Included inside the "Farmers to Families Food Boxes" are fresh meat, produce, and dairy products — all necessary food items to keep Americans healthy and strong.
But local Colorado officials have taken it upon themselves to remove one item that was also included in the food boxes: a letter from President Donald Trump.
What are the details?
According to KCNC-TV, the Denver Community Food Access Coalition — a Colorado coalition of nine organizations dedicated to ensuring Colorado families have access to safe food — received 1.8 million food boxes from the government.
Prior to disbursing the food boxes, the DCFAC removed a letter from Trump instructing people to "practice social distancing and consider wearing a face covering when in public."
Ironically, Trump's detractors spent many weeks earlier in the pandemic condemning the president for not publicly wearing a mask and for not outright instructing the American public to wear a face mask when outside their homes.
The DCFAC removed the letter because it decided Trump's instructions were not as absolute as the guidance from the Centers for Disease Control and Prevention, which instructs Americans to "wear [a] mask over your nose and mouth and secure it under your chin" when in public.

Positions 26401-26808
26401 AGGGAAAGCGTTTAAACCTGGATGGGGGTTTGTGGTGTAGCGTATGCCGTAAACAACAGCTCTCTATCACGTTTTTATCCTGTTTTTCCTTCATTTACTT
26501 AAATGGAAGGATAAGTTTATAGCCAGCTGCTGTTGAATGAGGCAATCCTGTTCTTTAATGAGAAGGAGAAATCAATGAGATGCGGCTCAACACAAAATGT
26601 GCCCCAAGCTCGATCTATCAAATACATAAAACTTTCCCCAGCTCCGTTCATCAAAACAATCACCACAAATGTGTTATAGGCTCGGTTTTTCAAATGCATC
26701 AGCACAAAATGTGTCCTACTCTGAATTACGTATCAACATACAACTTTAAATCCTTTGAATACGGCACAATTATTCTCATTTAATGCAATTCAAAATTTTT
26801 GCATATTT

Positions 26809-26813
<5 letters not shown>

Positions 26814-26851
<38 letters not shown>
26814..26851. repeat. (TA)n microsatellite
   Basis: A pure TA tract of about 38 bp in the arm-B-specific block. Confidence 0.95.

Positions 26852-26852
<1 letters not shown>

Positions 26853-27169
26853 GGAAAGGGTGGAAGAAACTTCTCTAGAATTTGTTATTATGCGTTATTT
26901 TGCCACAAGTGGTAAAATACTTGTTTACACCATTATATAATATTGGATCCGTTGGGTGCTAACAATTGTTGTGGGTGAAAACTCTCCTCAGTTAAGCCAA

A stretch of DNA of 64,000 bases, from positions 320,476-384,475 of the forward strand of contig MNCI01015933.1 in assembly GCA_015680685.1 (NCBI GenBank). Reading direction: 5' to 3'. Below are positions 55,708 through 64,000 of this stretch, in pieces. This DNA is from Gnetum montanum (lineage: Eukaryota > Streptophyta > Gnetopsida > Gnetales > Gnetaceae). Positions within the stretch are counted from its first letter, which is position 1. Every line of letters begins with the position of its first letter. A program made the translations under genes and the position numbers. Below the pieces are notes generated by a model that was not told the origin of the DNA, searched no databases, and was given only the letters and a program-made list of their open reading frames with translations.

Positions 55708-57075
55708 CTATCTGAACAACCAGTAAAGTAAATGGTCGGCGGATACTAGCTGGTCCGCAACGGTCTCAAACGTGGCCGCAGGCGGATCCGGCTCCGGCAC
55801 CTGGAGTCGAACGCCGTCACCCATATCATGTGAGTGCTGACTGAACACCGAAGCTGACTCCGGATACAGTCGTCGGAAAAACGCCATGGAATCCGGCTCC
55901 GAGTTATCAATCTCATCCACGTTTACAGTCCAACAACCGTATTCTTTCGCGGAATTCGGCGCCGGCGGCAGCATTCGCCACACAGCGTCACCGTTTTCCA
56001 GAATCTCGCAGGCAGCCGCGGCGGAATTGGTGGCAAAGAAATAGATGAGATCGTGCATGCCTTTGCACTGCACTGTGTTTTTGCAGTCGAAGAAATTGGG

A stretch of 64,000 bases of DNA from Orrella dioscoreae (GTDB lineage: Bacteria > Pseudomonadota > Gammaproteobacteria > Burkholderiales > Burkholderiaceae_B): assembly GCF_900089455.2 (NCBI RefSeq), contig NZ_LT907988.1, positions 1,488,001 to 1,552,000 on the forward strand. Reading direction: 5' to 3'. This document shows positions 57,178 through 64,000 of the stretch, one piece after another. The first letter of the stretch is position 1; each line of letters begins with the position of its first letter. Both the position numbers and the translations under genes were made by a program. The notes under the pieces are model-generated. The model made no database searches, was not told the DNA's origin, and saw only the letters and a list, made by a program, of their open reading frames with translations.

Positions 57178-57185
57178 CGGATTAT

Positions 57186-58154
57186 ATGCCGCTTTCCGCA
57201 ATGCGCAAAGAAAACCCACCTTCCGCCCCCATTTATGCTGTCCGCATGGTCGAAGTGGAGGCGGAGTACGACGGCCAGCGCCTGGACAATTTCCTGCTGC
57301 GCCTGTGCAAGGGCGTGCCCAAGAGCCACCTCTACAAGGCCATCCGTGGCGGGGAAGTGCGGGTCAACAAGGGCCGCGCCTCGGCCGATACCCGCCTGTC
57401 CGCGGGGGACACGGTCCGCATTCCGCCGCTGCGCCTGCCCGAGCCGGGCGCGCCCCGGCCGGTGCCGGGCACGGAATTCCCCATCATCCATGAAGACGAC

In fact, Christine Alford, the executive director of the Denver Food Rescue, went so far as to accuse Trump of politicizing the food distribution program.
"[P]oliticizing the one lifeline Colorado families have left during this health pandemic and economic crisis by putting these letters in food boxes is shameful and degrading," she said, KCNC reported.
Teva Sinicki, the CEO of another DCFAC member, accused Trump of exploitation and manipulation.
"The largest public health and economic crisis Colorado has ever seen is not the time to exploit taxpayers hard-earned dollars and manipulate overworked direct service providers in an attempt to bolster one's own reelection campaign," she said, KMGH-TV reported.
The coalition said that, instead of food boxes, the best way to help struggling families is to expand government dependence through the Supplemental Nutritional Assistance Program, the government program colloquially known as "food stamps."
This is not the first time that officials have decided to yank the letter from the food boxes.
Controversy arose in southern California last month when the San Diego Unified School District also removed the letter from the food baskets.
Superintendent Cindy Marten told Politico the decision was made "in order to protect local families from being misled on how to protect themselves from becoming infected."